As I recall mentioning in your paper last week, I was recently caught up in the swirling vortex of air travel where the motto for the major airlines is “We’re Not Happy Until You’re Not Happy”!
I had managed to get through the outrageously unpredictable skyrocketing air fare nonsense and decided to go with one of those relatively new “budget”, “low cost”, “seat of your pants” airlines. This particular one is called “Stoop” — no, sorry: it’s “Swoop”, and I stooped to Swoop, as it were.
Forty-nine dollars to the Coast, extra fees for luggage, seats and other ‘extras’ like, I’m assuming here — air, windows, engines, etc.
The little ying dudette that sits on my left shoulder said, “Why not?” and the little yang dude on my right shoulder said, “Are you flippin’ crazy?”
As usual, I based my decision on whether my Visa card would go through, and after several minutes of grinding and moaning my computer finally coughed up an “Approved” notice for the 49 beans.
A really good sign I thought, and then a booking confirmation email arrived from the airline which asked me if I wanted to view my boarding pass for a small fee.
I think they were kidding.
At this point I was considering phoning the airline, you know, just to talk to an actual human to make sure that I actually had an actual ticket.
And to find out if I needed to bring my own lawn chair, and whether the passengers are expected to help push the plane to get it started.
I was also going to ask whether I should bring my old hockey helmet in case of turbulence and stuff. (Nowhere on the website did the airline mention “seatbelts”.)
But when I read the really really small print below the small print I noticed that Swoop charges $15 per phone call to any human so I decided to “wing it” (airline joke).
I arrive at the airport and finally find the Swoop Check in desk waaaaayyy at the faaaarrr end of the airport where the janitor storage room used to be.
I’m relieved to see one person who looks just like what we used to call a “Stewardess” easily identified on account of she has a Swoop-colored scarf on (pink), and I look out the window and see a more or less normal looking airplane with “Swoop” painted on it (also pink). (The logo, not the plane.)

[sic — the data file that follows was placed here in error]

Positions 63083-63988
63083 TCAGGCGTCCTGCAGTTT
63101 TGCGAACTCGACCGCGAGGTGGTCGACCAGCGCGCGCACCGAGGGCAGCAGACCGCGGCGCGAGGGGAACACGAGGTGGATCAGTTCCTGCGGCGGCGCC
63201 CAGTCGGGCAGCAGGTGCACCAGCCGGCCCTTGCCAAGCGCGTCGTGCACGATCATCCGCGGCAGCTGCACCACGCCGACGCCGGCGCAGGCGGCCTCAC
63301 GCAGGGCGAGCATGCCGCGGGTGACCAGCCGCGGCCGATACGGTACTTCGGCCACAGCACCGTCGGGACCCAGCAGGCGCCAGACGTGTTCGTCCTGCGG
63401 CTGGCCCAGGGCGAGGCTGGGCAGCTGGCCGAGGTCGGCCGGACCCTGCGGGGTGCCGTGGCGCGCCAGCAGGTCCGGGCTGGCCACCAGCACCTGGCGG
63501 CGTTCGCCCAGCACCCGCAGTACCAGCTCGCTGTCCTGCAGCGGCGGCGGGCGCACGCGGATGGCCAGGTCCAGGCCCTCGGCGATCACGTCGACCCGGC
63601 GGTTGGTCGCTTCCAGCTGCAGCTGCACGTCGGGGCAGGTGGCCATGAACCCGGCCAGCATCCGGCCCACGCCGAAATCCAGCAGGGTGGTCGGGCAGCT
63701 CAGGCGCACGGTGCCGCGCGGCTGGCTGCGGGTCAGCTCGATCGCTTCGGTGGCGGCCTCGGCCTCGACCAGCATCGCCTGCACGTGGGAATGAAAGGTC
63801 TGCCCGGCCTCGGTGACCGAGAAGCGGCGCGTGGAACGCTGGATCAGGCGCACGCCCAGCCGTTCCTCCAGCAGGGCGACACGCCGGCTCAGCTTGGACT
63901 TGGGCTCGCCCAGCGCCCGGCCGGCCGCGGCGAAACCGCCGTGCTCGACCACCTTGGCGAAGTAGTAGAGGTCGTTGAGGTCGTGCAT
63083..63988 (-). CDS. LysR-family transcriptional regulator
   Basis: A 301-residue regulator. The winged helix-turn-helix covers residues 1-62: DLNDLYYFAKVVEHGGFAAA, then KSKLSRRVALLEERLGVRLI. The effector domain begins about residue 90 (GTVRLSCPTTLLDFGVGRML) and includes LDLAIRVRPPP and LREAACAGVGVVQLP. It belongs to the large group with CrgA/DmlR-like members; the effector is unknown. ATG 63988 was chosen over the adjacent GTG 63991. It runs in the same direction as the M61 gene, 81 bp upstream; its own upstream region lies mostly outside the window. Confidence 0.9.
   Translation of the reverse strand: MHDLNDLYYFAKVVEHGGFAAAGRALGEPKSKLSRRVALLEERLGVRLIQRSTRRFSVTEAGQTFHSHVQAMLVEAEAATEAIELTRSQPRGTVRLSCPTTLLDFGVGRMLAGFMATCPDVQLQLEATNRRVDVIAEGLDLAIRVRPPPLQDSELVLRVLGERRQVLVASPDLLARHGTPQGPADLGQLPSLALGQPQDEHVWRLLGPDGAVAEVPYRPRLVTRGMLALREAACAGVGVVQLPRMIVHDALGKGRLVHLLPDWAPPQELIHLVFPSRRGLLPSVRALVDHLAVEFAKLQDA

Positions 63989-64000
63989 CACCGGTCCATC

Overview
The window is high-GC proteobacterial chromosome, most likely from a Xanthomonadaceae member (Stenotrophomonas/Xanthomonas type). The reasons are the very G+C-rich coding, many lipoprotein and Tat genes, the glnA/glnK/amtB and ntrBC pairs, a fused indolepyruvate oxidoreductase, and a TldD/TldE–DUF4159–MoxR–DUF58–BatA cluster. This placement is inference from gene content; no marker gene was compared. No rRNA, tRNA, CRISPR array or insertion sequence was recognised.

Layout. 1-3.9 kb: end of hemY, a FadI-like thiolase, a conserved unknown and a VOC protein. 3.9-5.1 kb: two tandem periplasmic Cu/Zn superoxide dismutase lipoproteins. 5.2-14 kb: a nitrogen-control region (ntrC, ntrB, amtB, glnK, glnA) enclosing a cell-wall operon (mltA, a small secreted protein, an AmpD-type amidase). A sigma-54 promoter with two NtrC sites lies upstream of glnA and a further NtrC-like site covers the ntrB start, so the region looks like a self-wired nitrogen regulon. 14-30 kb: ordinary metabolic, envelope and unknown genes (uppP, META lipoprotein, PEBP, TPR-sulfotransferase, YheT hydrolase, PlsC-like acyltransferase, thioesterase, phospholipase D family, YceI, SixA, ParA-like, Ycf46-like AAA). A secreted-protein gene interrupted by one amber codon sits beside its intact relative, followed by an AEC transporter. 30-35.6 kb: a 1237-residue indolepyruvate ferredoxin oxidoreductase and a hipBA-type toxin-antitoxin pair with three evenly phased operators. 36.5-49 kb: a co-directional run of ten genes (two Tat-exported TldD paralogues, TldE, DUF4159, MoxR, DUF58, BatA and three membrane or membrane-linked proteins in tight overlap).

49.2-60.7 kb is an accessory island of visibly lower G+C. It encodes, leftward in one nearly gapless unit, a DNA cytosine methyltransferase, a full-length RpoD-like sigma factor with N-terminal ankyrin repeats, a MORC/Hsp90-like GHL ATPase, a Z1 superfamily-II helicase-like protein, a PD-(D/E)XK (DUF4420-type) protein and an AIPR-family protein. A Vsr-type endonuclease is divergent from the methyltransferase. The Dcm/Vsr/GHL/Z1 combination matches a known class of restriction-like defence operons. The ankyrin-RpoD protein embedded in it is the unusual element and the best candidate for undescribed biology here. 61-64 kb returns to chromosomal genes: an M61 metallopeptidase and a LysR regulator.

No other pink people are around so I’m assuming the Swoopee with the scarf also loads the luggage, and probably flies the plane.
“What do you expect for 49 bucks?” my gremlin whispered in my right ear.
“You’re screwed,” said the other one in my other ear.
I shake it off and slowly board with a teeming crowd of other sweaty cheapskate passengers, shuffling into the metal flying tube like lemmings over a cliff.
I was glad to see there were actual seats in there — but, boy, were there seats! A lot of seats. And all of them clearly designed to accommodate passengers no bigger than underweight eight year olds.
The cramped cylinder was packed to the brim with contorted adults sitting on the lap of their neighbours with their knees up around their ears and their noses squashed into the seat in front of them.
Mercifully, it was a short flight and we took off and landed more or less safely and the raging claustrophobia wasn’t completely fatal.
Next time, I thought as I slumped off Swoop, I’ll spend as much time as possible in the roomy airplane bathroom.
Until they start charging to go to the can. I won’t take that sitting down.
Harley Hay is a Red Deer writer and filmmaker.